All About the Baby Name – Rebekah



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For all intents and purposes, Rebekah came into use in America during the 1950s. She slowly climbed the charts until reaching her peak popularity during the 1980s and 90s. Although she never made the Top 100 list of most commonly used female names in the United States, she did hover around #150 for a while. Today, Rebekah is back down to mild moderation and definitely not as popular as Rebecca (although impressively close on a relative basis). Rebekah feels like a more ancient, Biblical version of the more modern looking Rebecca. At the end of the day, Rebecca was derived from Rebekah (this spelling came first) in case you’re a super-traditionalist. Rebekah is the spelling used in the King James Version of the Bible. Plus, a lot of American parents love weird spelling variations of names, and while Rebekah is not a made-up spelling by any means, it certainly adds some uniqueness to the more common Rebecca. Becky and Becca are darling pet forms (or even Reba if you’re a fan of the country music singer).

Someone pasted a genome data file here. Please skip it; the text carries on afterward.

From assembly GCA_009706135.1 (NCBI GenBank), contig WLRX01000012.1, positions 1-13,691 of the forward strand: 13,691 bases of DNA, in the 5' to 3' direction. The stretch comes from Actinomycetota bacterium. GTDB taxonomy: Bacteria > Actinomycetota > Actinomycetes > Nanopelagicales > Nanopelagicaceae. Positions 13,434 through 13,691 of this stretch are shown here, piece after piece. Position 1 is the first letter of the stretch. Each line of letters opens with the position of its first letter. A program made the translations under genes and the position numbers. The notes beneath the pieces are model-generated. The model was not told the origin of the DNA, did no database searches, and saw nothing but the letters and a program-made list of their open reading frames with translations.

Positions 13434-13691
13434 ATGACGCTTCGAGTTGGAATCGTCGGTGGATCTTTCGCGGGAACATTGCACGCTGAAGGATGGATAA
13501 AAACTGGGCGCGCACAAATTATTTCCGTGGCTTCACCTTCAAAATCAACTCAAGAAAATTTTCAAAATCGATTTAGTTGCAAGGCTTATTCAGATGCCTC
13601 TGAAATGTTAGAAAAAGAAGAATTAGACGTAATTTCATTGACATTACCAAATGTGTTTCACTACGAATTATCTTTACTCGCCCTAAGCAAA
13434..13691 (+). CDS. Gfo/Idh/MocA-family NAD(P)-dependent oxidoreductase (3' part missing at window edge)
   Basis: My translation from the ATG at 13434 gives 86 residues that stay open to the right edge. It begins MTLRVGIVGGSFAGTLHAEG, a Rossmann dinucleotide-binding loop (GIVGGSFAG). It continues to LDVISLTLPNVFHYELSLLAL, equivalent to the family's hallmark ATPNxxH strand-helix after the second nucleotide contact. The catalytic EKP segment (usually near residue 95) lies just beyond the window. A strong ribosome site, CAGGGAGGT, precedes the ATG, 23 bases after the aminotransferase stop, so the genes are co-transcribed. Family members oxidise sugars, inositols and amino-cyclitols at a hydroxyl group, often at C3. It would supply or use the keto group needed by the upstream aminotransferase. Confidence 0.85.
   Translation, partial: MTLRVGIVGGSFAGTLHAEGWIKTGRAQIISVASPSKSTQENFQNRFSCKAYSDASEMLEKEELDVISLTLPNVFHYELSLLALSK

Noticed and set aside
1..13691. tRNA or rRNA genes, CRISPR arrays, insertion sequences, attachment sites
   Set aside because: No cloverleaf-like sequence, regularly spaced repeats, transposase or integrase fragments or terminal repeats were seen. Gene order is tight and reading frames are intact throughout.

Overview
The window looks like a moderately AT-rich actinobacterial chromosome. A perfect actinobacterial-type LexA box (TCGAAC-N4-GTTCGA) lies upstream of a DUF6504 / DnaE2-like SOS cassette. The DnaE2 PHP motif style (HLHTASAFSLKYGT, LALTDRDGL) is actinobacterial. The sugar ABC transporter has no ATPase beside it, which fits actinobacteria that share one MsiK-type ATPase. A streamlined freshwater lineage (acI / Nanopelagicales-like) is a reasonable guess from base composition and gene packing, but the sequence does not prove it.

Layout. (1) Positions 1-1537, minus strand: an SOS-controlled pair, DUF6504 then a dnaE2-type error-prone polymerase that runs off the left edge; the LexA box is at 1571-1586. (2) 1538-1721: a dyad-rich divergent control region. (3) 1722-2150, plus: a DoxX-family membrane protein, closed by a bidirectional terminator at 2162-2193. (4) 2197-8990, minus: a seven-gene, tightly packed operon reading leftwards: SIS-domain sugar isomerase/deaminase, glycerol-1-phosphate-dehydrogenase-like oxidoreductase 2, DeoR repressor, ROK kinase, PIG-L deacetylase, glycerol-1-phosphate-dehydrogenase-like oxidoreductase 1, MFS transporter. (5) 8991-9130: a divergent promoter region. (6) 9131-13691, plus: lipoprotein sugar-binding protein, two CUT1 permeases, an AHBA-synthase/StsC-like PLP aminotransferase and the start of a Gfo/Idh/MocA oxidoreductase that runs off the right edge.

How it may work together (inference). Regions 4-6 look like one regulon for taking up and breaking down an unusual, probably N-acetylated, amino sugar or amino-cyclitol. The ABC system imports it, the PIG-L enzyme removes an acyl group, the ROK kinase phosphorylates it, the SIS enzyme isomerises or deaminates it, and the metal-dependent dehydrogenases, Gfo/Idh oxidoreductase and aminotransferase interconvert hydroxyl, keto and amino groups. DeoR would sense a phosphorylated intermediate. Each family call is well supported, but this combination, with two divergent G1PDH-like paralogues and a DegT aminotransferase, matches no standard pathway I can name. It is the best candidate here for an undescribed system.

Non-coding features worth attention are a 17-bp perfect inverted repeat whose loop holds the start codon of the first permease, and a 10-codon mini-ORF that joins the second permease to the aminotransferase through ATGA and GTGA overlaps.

Quick Facts























Cultural References to the Baby Name – Rebekah

Literary Characters


Rebekah is the central character in Orson Scott Card’s 2001 novel, “Rebekah” from the Women of Genesis series. It is the second novel in the series (after “Sarah”). It precedes “Rachel and Leah”. The novel follows Rebekah and the story of Isaac through her perspective. Although the storyline does not deviate from the Genesis story, Card takes some liberties to expand on some of the details and themes in order to create a more fictionalized yet interesting account of this remarkable woman.

Childrens Books


We cannot find any childrens books with the first name Rebekah

Popular Songs


a song by The D4

Hey Rebekah
a song by The Fold

Famous People


Rebekah Cochran (author)
Rebekah Hurth (musician)
Rebekah Palmer (writer)
Rebekah Johnson (songwriter)
Rebekah Brooks (journalist/editor)